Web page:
With significant market dilution from competitor medical devices, a key component of staying competitive is discovering new markets for existing products. The most successful MedTech firms find additional markets for their products and can offer a longer and more sustained competitive advantage. However, new markets can present their own challenges as well.
“Some markets are easy to get approval in, but other markets are tough because they have different regulatory requirements that can include totally different packaging and marketing,” says John Stanick, head of global commercial and technology solutions for IQVIA MedTech.
This is exacerbated for companies that have leveraged CE-marks to gain certification in non-EU markets that will now be further impacted if a new CE-certification is needed for reclassified products under the MDR/IVDR.
Identifying the right target markets can make all the difference for maximum success and effectiveness, and Regulatory Intelligence Data (RID), Regulatory Information Management (RIM) and Quality Management System (QMS) solutions and a strategic partner can help. These solutions can provide information and streamline the regulatory processes and expertise to help MedTech companies identify markets with the best chance of extending their product lifecycle while assisting in tracking and complying with fast-changing regulations in these regions. IQVIA’s Regulatory Intelligence solution, for example, is updated every 20 minutes and tracks regulatory changes across 100 countries. Integrated global compliance means Regulatory Intelligence works in concert with Regulatory Information Management and Quality Management Solutions for reporting, management, auditability and risk management and offers built-in MDR support for reporting compliance.
High-quality data management over the entire MedTech operation is also critical to achieving and maintaining quality maturity across the enterprise. This information on all aspects of a business’s quality processes must feed into and drive compliance for each business function – R&D, supplier, manufacturing and commercial.
Ongoing access to relevant data from outside sources can inform product updates and fine tune product functionality. Combined with artificial intelligence and machine learning tools, data can be used to predict problems before they happen, enabling development and manufacturing teams to prevent issues that would cause product problems, downtime or other ramifications.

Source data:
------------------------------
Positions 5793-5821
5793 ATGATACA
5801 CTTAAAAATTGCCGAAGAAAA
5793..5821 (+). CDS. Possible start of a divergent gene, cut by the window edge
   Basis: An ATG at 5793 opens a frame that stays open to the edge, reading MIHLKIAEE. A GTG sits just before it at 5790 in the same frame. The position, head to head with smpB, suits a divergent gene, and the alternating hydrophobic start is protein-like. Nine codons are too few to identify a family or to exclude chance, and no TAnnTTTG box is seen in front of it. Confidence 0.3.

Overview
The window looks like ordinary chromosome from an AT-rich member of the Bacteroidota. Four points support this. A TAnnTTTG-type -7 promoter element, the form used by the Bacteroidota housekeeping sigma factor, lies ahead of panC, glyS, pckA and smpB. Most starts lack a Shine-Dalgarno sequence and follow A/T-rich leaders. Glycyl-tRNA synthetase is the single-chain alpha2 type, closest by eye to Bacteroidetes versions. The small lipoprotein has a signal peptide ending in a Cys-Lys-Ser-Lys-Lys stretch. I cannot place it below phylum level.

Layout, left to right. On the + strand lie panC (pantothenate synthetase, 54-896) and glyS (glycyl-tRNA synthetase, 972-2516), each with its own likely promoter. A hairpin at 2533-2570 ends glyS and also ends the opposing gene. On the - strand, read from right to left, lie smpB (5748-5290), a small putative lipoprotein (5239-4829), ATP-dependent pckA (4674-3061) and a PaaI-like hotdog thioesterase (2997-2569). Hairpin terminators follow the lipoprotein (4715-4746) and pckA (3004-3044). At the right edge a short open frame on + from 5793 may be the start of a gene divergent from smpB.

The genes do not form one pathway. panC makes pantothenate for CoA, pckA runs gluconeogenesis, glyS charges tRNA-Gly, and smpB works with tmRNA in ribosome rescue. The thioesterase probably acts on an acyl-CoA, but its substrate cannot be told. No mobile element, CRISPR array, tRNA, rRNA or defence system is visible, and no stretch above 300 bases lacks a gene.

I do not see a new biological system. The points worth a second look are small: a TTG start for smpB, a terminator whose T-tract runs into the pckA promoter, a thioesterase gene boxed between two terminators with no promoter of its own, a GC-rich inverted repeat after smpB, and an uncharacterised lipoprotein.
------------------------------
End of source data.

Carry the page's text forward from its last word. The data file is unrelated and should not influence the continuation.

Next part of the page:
Manual processes and disparate systems will not provide this level of quality maturity to help device manufacturers improve products and processes while reducing costs, giving them additional leeway to price their products advantageously for today’s value-focused market. One needs integrated enterprise quality management solutions to achieve this degree of quality maturity and lower total cost of quality. Companies are also able to focus on core processes and essential tasks while entrusting other tasks to partners with deep domain expertise to take responsibility for other aspects of their operations or data, analytics or regulatory needs.
The global medical device market was worth $425.5 billion in 2018 and is seeing significant growth. With strategic efforts to stay competitive while producing high quality products, MedTech firms can continue to earn their share.
IQVIA MedTech solutions and services help medical device and diagnostics companies to innovate with confidence, maximize opportunities, and, ultimately, drive human health outcomes safely forward. Learn more at www.iqviamedtech.com.